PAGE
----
Another thing Billy Howell had done after returning to Clarksdale was marry the love of his life, Madge Marley, who managed Morgan Freeman's Madidi Restaurant, where he was also a part-time bartender.  Madge played an integral part in setting up and managing the administrative end of the Delta Bohemian Tours, such as brochures, booking engine, website, and such.  Although the tours started out with informal tours around town in a pedi-cab, it has now evolved into an information-packed, fun-filled cruise in an air-conditioned jeep.  "Our prime driver for the tourism is the blues, but now that Clarksdale has popped up on people's radar all across the world, it's just  a cool, unique place to visit.  People are wanting to understand more of why the blues was birthed here.  So we came up with the idea of a regional identity tour, which gives them a holistic look at the tapestry and why so much music and art was birthed out of this unique place," Howell explains.  He mentioned that he would be expanding his current tour routes to include Oxford, Delta to Oxford and Oxford to Delta tours.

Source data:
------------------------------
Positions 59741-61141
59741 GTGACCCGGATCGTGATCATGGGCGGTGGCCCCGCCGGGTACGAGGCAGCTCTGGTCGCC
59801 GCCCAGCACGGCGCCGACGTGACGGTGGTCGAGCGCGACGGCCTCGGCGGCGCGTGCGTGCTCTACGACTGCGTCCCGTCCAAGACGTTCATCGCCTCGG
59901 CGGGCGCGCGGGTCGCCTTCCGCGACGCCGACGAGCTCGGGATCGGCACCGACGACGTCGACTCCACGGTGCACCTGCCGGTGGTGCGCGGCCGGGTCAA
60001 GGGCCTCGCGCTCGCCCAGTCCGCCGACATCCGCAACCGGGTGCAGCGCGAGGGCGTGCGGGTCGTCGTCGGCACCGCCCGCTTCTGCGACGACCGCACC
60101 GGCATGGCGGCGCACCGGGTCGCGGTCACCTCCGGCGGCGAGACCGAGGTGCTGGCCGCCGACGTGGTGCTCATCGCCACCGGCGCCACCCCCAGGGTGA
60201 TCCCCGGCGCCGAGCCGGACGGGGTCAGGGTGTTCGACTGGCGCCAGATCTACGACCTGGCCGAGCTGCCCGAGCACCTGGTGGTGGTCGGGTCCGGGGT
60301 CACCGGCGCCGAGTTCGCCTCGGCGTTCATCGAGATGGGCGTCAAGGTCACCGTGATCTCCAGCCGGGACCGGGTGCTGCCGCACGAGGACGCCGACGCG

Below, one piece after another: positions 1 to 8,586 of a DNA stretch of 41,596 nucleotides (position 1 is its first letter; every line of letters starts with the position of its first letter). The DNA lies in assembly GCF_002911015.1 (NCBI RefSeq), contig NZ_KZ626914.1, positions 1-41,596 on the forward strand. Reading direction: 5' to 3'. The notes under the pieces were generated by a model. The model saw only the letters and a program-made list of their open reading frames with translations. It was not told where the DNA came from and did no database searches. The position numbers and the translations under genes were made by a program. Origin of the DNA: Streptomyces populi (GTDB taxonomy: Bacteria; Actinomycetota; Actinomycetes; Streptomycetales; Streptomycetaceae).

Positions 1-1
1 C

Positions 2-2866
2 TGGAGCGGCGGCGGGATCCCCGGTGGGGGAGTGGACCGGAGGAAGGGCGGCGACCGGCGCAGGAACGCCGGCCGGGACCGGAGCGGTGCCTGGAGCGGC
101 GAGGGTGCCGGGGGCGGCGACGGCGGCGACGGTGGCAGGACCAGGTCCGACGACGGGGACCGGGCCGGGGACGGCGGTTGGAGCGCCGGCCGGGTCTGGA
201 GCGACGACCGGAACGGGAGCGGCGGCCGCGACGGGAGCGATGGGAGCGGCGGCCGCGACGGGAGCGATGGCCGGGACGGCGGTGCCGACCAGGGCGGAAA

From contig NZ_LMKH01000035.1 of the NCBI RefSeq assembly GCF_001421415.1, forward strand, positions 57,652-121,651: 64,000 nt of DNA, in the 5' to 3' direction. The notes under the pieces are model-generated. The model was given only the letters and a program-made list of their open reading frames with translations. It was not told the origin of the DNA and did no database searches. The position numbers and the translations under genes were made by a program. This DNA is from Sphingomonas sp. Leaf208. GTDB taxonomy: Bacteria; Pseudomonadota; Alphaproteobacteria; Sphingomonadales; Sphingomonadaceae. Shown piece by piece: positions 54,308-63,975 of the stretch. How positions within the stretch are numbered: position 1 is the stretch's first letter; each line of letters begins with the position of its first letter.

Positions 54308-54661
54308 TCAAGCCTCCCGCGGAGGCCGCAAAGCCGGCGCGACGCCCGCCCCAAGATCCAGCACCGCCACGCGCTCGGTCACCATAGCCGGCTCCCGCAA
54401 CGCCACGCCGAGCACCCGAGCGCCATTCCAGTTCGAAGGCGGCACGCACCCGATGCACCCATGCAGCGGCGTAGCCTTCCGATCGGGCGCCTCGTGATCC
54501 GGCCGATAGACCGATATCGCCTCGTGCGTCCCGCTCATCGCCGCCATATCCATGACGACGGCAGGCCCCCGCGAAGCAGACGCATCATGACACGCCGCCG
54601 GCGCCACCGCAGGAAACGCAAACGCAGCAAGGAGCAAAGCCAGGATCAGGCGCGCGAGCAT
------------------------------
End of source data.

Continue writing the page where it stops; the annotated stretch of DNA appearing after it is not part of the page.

When I asked Howell if he ever got bored with doing tours of the same area, he assured me that it was not possible because the tourist was the actual driver behind the tour.  His aim is to connect with the tourist and base his tour narrative on that connection.  The tours start from where ever the tourist is staying, so he rearranges the narrative as needed.  "I pick up people where they're staying, so it changes my narrative depending on where I start."  His wife Madge describes his connection skills this way, "Billy has a gift with words, his thoughts and being able to put them down in writing.  He has a really great sense of humor.  His tours are successful because it's him, his perspective, given who's in the car with him, how he shares it.  He caters to them individually and meets them where they are.  He's a special person and that is as much the tour as what he shows them.  He has a way of connecting with people.  He plays it by hear for them."